587.604. including Maracaibo.893.01million in 1995. Groundwater Annual availability (2000) Per capita Zulia state Tecnicas Valencianas del Agua and Colombia’s Triple A gained an O&M contract with Hidrolago for the state of Zulia.500.000 0 Total 650.000 1.000 1.000 1.000 1.000 2.000) worth US$20 million pa in 1999.500.000 2015 3.000 3. Aguas de Valencia gained a 4 year water management contract for Lara state (population 1. MAJOR CITIES City Caracas Maracaibo Valencia Maracay Barquisimeto Ciudad Guayana 227km 3 9.153.VENEZUELA PART 2: COUNTRY ANALYSIS The city had a population of 3.000 799.000 1.223.100. Venezuela’s second largest city.000 1.392m 3 2000 3.901. The contract is worth $40 million pa.000 0 Tecvasa Tecvasa (Spain) 3. Miranda state’s Fajardo water system is to be privatised and Margarita Island’s water and sewerage services are to be privatised through the award of a concession contract.000 923.948.500.000 Comments Privatisation under consideration O&M contract awarded N/A N/A N/A N/A Private sector contracts awarded (Please see the relevant company entry for details) Location Contract Company Monagas 30 year water provision concession Proactiva Zulia State Water O&M Tecvasa Private sector company operations (Please see the relevant company entry for details) Company Parent company (country) Population served Water Sewerage Proactiva VE (France)/FCC (Spain) 650.498.5million people. A total of 21 municipalities will be served.164. covering a population of 3.000 2.000 254 Masons Water Y earbook 2004 – 2005 .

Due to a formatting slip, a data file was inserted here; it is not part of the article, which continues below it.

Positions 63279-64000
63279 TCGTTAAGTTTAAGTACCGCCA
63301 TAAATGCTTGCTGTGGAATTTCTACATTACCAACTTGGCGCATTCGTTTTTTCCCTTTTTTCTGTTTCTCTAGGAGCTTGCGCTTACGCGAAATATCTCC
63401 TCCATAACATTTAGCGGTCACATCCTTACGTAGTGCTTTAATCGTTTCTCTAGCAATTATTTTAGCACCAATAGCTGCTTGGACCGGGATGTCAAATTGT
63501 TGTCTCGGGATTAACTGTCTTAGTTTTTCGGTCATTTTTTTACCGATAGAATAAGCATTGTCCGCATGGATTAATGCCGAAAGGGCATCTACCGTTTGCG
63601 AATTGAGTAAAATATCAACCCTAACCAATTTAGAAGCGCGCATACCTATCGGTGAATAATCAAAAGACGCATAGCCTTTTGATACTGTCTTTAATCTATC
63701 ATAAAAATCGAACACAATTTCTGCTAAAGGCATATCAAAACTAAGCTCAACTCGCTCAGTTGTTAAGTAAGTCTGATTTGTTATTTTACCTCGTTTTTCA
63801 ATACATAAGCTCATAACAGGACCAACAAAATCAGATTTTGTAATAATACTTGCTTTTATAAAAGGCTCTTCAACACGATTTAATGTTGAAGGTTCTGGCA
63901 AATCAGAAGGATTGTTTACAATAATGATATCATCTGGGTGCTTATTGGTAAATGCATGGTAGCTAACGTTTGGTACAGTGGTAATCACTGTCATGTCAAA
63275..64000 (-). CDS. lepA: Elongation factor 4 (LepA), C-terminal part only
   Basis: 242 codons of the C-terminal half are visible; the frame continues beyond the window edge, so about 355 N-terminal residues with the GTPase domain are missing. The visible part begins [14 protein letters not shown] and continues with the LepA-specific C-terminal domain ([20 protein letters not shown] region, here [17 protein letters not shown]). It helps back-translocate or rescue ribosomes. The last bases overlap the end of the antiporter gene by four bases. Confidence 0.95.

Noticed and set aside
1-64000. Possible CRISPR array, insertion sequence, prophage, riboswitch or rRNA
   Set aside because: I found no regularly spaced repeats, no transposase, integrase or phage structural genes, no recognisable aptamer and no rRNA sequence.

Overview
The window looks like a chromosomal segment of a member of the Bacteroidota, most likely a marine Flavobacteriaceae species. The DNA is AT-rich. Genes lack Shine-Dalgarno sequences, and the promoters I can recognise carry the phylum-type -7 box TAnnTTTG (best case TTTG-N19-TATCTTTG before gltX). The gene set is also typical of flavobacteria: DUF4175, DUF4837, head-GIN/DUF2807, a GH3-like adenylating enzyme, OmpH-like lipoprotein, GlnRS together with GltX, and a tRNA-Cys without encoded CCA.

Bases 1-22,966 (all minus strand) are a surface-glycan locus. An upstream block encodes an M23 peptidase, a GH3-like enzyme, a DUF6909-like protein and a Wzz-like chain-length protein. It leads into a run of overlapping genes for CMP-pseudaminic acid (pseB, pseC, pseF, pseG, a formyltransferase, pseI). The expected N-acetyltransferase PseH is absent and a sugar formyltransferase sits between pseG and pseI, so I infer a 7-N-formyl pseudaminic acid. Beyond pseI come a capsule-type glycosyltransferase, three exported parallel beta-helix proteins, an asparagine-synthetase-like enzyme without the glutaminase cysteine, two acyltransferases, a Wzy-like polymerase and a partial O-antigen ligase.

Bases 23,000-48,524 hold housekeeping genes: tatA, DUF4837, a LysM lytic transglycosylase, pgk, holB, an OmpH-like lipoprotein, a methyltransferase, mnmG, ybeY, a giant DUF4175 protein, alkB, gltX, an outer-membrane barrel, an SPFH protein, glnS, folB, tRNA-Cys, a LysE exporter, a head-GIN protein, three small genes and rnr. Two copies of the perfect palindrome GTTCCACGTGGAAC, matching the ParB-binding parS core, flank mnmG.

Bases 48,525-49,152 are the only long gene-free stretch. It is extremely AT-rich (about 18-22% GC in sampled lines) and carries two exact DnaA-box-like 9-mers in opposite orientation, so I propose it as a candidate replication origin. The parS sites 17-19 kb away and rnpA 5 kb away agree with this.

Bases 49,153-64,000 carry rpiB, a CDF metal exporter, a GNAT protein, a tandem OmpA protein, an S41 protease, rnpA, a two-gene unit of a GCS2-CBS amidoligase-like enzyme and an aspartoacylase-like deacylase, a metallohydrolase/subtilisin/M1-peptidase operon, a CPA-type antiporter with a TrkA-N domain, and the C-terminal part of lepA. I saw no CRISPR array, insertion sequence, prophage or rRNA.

the withdrawal of Suez demonstrates the difficulty of operating in this market at present.5 million project to expand Hanoi’s water supplies (currently 100. Economics (2002) GDP per capita GDP per capita (PPP) GDP in Agriculture GDP in Industry GDP in Services Management The Ministry of Science. Technology and the Environment was created in 1992. The Ministry of Planning and Investment (created in 1995) has to approve all environment-related projects above a certain size. and the transfer of technology. and issued guidelines on how this should be achieved. Freshwater Annual availability (1998) Per capita 376. Water losses of 45-70% were identified. involving US$20 million of ODA from Finland. im proved material standards and quality. Population 2002 (million) 2015 (million) Urbanisation in 2002 Urbanisation by 2015 In urban agglomerations. 2015 Policies and priorities 21% of urban households have access to piped water. The MOSTE’s National Environmental Agency was set up in 1994.VIETNAM PART 2: COUNTRY ANALYSIS VIETNAM The Vietnamese economy remains at an early stage of development after decades of political change.3 94. This resulted in a Country Programme for Clean Water Supply and Environmental Sanitation in 1995. 34% of households are either connected to the sewerage system or have septic tanks. along with US$5 million from the Vietnamese Government. meanwhile eliminating flat rate tariffs so as to encourage water conservation.000) has been underway since 1990. It is of interest to see the country turn to its old adversary for support in modernising its water services. The MUD has in consequence sought to ensure that all consumers are metered along with introducing organisational changes to improve the accountability of the meter readers. the Ministry of Urban Construction (MUC) with the assistance of the World Bank issued an order to water companies to reduce water loss by 50% by 2005. current projects are mainly aid related. in the early to mid 1990s. The World Bank is also active in Vietnam.000m 3 per day) through two new 30. In 1994. with 35% using wells and the rest taking water from rivers. The recent “open door” policy has increased the pace of change by exposing companies to new markets. The intention is to create a series of non-profit urban drainage public service corporations. While SAUR has made progress in this market.000m 3 per day water treatment works along with allied water distribution systems.300 25% 34% 41% 80. In March 1999. with 90-100% coverage in Hanoi. The Government expects this to be self-funded through payments from the public and industry. the focus will be on developing storm sewerage systems for Hanoi and Ho Chi Minh City. Between 1999 and 2005. Urban Data Served by piped water Access to sewerage With sewage treatment Private sector involvement With the exception of Hanoi and Ho Chi Minh City. 80% of households have access to piped water or private wells.5 million for a US$48. and from consumer meter under-registration. Other households either share facilities or use latrines.0km 3 4. In the major cities. Average urban water consumption is 50-70L per capita per day. a 10 year bulk water supply project for Hai Phong (population 570. The main source of water loss is from illegal connections or illegal use. with the framework Law on Environmental Protection passed in 1993 and in effect since 1994. This project was extended in 1999 with a US$29 million project to expand the city’s water provision network between 1999 and 2002. Ho Chi Minh City and other major cities and industrial zones.7 25% 32% 14% 53% 43% 0% Masons Water Y earbook 2004 – 2005 . a decree was passed seeking to have 60-80% of urban sewage and storm waters connected to a sewerage network by 2020. For example.827m 3 255 US$436 US$2. having provided a loan of US$32. identify the loss components and calculate the cost of control. The MUC proposed that water entities review losses.